Wednesday, July 26, 2006

Silver Linings

The Volokh Conspiracy - The hardest day of the cruelest month

Dale Carpenter is, as usual, quick and spot-on in his analysis of today's ruling from Washington that the ban on same-sex marriage in that state is constitutional. Lest the ruling tempt gays and lesbians to despair after a month that has seen setbacks to the marriage cause in New York, Connecticut, Massachusetts, Tennessee, and Georgia, Carpenter finds a passage in it that seems to indicate that, while it does not wish to call it marriage, the Washington Supreme Court is concerned with the very real hardships that face couples that are denied legal protections associated with marriage:

We do not dispute that same-sex couples raise children or that the demographics of "family" have changed significantly over the past decades. We recognize that same-sex couples enter significant, committed relationships that include children, whether adopted, conceived through assisted reproduction, or brought within the family of the same-sex couple after the end of a heterosexual relationship. We do not doubt that times have changed and are changing, and that courts and legislatures are increasingly faced with the need to answer significant legal questions regarding the families and property of same-sex couples. (Citations omitted).

We are also acutely aware, from the records in these cases and the briefing by the plaintiffs and the amici supporting them, that many day-to- day decisions that are routine for married couples are more complex, more agonizing, and more costly for same-sex couples. A married person may be entitled to health care and other benefits through a spouse. A married person's property may pass to the other upon death through intestacy laws or under community property laws or agreements. Married couples may execute community property agreements and durable powers of attorney for medical emergencies without fear they will not be honored on the basis the couple is of the same sex and unmarried. Unlike heterosexual couples who automatically have the advantages of such laws upon marriage, whether they have children or not, same-sex couples do not have the same rights with regard to their life partners that facilitate practical day-to-day living, involving such things as medical conditions and emergencies (which may become of more concern with aging), basic property transactions, and devolution of property upon death.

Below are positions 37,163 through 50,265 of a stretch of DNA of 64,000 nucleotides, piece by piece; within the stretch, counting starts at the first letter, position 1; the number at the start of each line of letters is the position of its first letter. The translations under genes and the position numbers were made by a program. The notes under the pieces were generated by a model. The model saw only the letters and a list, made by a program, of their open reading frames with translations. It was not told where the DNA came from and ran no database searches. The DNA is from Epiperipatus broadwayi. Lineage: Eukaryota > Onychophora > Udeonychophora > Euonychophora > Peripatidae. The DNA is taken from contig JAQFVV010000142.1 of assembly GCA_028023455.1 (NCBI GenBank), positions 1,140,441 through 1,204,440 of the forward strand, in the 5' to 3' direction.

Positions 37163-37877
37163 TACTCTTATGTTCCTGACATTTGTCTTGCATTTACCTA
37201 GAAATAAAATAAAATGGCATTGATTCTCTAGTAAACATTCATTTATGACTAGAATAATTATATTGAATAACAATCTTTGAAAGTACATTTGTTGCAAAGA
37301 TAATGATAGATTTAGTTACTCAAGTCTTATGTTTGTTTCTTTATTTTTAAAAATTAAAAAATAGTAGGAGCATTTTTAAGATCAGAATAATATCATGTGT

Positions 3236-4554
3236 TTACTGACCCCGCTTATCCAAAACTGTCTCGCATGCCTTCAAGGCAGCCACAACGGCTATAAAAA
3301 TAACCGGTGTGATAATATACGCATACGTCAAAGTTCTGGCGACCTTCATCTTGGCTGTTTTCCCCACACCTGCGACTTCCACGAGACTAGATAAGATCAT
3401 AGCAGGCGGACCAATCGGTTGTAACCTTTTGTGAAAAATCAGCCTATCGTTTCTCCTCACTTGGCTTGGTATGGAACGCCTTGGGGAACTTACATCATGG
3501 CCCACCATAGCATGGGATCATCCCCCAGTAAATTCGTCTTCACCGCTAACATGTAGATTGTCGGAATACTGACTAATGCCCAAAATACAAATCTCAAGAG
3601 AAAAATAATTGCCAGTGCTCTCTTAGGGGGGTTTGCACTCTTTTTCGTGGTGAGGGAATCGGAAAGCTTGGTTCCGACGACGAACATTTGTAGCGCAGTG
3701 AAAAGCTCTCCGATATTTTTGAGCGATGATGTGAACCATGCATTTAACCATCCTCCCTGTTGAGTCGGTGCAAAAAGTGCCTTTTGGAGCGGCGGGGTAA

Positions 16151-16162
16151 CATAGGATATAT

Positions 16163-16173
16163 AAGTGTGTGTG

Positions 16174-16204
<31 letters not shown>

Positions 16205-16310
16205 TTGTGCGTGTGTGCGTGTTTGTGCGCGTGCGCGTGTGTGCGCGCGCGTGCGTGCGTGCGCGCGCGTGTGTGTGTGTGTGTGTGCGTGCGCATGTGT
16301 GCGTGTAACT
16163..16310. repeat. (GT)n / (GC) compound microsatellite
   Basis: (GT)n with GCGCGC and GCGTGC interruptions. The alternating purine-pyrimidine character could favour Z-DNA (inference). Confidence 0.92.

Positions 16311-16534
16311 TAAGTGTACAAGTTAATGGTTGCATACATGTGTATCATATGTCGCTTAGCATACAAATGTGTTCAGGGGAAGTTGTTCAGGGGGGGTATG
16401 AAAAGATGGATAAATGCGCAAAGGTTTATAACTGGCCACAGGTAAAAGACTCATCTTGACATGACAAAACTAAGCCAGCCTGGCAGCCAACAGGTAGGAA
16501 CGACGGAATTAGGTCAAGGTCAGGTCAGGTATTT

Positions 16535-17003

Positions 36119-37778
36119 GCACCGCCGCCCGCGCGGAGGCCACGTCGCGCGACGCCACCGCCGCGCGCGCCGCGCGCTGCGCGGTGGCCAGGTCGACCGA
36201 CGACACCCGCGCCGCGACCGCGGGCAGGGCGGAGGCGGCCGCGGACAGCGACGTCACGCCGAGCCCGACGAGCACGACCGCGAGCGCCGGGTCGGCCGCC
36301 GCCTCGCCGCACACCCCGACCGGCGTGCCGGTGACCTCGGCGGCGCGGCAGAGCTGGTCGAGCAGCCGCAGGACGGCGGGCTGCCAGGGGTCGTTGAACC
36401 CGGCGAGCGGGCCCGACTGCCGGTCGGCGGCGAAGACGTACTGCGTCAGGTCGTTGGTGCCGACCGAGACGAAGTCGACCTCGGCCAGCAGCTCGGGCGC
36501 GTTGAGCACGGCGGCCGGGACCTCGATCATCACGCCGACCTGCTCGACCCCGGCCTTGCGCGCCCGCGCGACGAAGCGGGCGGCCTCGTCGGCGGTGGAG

But plaintiffs have affirmatively asked that we not consider any claim regarding statutory benefits and obligations separate from the status of marriage. We thus have no cause for considering whether denial of statutory rights and obligations to same-sex couples, apart from the status of marriage, violates the state or federal constitution. (emphasis added)

In other words, Carpenter says, "To the state legislature, the message seems to be this: 'Get moving on addressing the hardships faced by gay couples and their children, some of which we’ve listed for you. You don’t have to give them marriage and maybe not even all of the rights of marriage, but something needs to be done. If you don’t act, we might.'

To gay-marriage litigants, the message seems to be this: 'Go to the legislature and see what can be done about the sorts of problems you’ve identified and that we agree exist. If the legislature is unresponsive, come back to us not with a claim for the status of marriage, but with a remedial claim for the benefits and protections of marriage for your families.'"

This summer may be remembered not as the summer gay marriage died, but as the one when it realized it couldn't emerge from the cocoon a fully-formed, beautiful butterfly. It looks more and more like there will have to be some intermediate stage--the civil unions of Vermont and Connecticut, the domestic partnerships of California--before we are finally granted full equality. I hope the masterminds of our strategy are paying attention. I want marriage very much. But I care a lot less about the damned word than I do about the legal protection that comes with it. If compromise is the only way to get it, I'd say it's time to compromise.

One More For Our Side

Lance Bass of `N Sync reveals he's gay

Two reactions. First, I knew it! Second, this makes the crush that Laura, one of the page editors on the college paper, had on Lance in college seem much funnier than it did at the time--and it seemed pretty funny then.

Oh, and a third: Do you think Lance--who once wanted to be a cosmonaut--will make a special appearance the next time SNL does its "Gays in Space" skit?

Second Best

Wikipedia Celebrates 750 Years Of American Independence | The Onion - America's Finest News Source

The real news this morning out of Washington is bad, but here's some fake news to cheer you up. A sample: